This Integrative Pharmacological Sciences Training Program (IPSTP) is designed to support 2nd and 3rd year Ph.D. students pursuing dissertation research projects in the pharmacological sciences. Trainees and training faculty are drawn from 7 Ph.D. programs (Biochemistry & Molecular Biology, Chemistry, Chemical Engineering and Materials Science, Microbiology & Molecular Genetics, Neuroscience, Pharmacology & Toxicology and Physiology). The two areas of unique focus within the IPSTP are training on in vivo pharmacological approaches and drug discovery. The research expertise of IPSTP training faculty is clustered into three overlapping themes: 1) the intersection of molecular mechanisms of disease with novel therapeutic design; 2) integration of endocrine and metabolic derangements with cancer and cardiovascular processes; and, 3) application of systems biology and bioinformatics to understand drug mechanisms and disease. Funds are requested to support 8 students (or 4 students entering the program per year). The training program will be administered by a Program Director (Neubig), two Associate Directors (Dorrance and Atchison) and an Executive Committee composed of representatives from the programs. The program is also guided by an External Advisory Committee of experts from Pharmacology Ph.D. programs and the pharmaceutical industry and a Student Advisory Committee composed of trainees. There are 8 core elements to the training plan: 1) a research project whose results lead to a Ph.D. dissertation and a contribution to knowledge in the pharmacological sciences; 2) two week-long intensive courses in drug discovery and in vivo pharmacology; 3) a three course curriculum in pharmacology and biostatistics; 4) a two course curriculum in professional development; 5) participation in a quantitative systems biology workshop; 6) a monthly Communications Skills and Professional Development Forum; 7) participation in an annual program retreat; 8) a monthly student-run journal club. Students will be expected to participate in the last three elements for the duration of their direct T32 support and for all subsequent years until graduation. Trainees are also required to attend the Responsible Conduct of Research (RCR) workshop series provided by the Graduate School and program specific RCR activities. Supplemental activities available to trainees include: 1) teaching opportunities; 2) participation in the NIH-funded MSU BEST program, and 3) field-trips to regional sites for non-academic careers. The IPSTP has developed a comprehensive plan to recruit highly qualified students including under- represented minority students. The IPSTP will provide trainees with excellent research and professional training and will prepare them for research careers in academia, industry and government.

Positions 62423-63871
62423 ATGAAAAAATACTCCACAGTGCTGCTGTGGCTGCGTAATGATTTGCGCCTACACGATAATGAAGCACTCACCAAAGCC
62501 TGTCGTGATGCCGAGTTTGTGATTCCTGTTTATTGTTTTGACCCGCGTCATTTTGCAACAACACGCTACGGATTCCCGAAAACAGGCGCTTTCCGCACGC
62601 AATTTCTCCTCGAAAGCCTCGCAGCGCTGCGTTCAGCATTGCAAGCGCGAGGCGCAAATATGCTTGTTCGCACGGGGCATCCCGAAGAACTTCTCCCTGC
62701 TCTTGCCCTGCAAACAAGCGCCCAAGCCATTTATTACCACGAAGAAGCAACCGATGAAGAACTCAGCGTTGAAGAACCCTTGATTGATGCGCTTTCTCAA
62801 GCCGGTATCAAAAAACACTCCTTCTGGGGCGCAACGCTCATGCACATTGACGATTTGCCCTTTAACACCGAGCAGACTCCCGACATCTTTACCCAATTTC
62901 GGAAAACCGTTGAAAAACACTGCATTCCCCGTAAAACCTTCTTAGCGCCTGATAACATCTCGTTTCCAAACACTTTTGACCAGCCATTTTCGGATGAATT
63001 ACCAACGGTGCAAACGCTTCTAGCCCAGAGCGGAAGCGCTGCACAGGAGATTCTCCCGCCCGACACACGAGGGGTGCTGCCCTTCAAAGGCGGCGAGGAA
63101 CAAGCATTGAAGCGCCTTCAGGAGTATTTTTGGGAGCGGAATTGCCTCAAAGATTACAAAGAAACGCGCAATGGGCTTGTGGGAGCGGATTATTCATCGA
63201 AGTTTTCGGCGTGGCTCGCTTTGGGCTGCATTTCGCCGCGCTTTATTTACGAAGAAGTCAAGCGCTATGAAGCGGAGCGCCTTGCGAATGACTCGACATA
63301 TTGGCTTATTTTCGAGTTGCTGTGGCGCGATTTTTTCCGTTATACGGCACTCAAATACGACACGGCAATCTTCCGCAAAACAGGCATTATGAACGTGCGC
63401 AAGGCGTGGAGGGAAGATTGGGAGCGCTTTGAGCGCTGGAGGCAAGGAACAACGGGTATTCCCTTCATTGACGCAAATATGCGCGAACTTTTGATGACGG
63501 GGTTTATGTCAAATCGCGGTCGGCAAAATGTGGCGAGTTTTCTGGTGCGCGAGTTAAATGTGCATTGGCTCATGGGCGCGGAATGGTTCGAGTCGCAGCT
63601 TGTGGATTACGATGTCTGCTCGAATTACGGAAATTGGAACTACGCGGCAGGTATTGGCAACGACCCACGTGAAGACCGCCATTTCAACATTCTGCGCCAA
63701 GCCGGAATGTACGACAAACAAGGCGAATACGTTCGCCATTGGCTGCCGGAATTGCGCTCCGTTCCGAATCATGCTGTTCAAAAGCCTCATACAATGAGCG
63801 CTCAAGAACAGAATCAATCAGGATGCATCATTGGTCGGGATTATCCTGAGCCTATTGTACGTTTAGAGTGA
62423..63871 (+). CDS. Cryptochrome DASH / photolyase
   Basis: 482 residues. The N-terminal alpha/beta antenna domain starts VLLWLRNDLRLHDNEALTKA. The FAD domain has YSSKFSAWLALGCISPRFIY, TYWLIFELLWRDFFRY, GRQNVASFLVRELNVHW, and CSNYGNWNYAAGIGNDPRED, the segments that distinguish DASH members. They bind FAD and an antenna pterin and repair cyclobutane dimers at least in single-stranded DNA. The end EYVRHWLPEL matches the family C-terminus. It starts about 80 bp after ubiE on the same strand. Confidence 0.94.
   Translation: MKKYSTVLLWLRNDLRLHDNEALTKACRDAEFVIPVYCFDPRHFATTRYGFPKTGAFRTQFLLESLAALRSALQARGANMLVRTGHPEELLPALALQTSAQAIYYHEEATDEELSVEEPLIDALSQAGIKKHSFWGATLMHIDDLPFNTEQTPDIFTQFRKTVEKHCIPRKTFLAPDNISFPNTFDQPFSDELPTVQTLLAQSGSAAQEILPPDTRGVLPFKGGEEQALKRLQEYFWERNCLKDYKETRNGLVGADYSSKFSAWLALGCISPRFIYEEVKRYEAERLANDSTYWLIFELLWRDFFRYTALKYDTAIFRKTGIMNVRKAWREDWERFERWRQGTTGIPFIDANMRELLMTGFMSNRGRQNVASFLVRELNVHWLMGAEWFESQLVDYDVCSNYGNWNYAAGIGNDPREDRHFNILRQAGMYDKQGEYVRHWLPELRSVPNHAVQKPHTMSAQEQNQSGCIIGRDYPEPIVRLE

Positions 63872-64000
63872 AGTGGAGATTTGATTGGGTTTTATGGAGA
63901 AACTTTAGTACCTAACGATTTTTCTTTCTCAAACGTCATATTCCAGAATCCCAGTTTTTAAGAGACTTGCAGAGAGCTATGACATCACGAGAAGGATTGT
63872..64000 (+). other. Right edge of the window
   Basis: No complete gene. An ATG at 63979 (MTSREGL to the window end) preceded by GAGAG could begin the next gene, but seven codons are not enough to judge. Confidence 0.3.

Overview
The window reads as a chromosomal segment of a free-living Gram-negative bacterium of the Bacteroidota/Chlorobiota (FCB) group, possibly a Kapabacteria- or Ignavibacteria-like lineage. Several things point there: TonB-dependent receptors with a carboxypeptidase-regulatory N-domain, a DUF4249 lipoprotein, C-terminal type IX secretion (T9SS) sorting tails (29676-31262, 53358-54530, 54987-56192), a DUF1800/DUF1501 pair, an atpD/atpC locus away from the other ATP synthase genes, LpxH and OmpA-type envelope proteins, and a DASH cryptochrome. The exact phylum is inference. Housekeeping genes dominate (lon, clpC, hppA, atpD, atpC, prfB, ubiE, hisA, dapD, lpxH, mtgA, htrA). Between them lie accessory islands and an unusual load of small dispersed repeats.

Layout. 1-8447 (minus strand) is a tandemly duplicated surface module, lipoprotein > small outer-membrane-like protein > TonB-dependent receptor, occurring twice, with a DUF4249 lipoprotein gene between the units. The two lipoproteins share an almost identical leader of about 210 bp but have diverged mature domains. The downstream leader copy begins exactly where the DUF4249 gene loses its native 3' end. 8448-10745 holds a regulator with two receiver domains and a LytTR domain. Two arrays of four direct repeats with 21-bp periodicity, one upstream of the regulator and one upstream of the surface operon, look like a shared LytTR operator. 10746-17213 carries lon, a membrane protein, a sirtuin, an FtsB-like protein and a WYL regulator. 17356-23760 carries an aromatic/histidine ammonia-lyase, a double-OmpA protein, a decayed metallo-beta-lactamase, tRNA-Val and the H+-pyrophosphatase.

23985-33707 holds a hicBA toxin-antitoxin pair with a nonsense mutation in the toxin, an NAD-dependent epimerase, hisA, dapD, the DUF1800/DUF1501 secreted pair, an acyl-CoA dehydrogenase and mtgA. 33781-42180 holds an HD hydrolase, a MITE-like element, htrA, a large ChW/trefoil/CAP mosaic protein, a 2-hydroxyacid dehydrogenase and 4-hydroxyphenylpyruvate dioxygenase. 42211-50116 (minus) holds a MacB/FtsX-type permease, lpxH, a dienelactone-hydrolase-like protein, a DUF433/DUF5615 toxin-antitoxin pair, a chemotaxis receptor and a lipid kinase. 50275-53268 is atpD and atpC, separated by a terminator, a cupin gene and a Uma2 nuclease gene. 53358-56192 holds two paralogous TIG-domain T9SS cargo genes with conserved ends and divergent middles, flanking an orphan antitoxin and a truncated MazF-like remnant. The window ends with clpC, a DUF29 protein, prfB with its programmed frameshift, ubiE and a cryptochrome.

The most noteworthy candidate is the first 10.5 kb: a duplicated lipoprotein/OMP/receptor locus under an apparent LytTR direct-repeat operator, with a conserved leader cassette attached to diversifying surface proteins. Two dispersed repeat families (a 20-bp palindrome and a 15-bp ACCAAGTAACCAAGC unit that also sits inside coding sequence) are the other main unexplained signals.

Public Health Relevance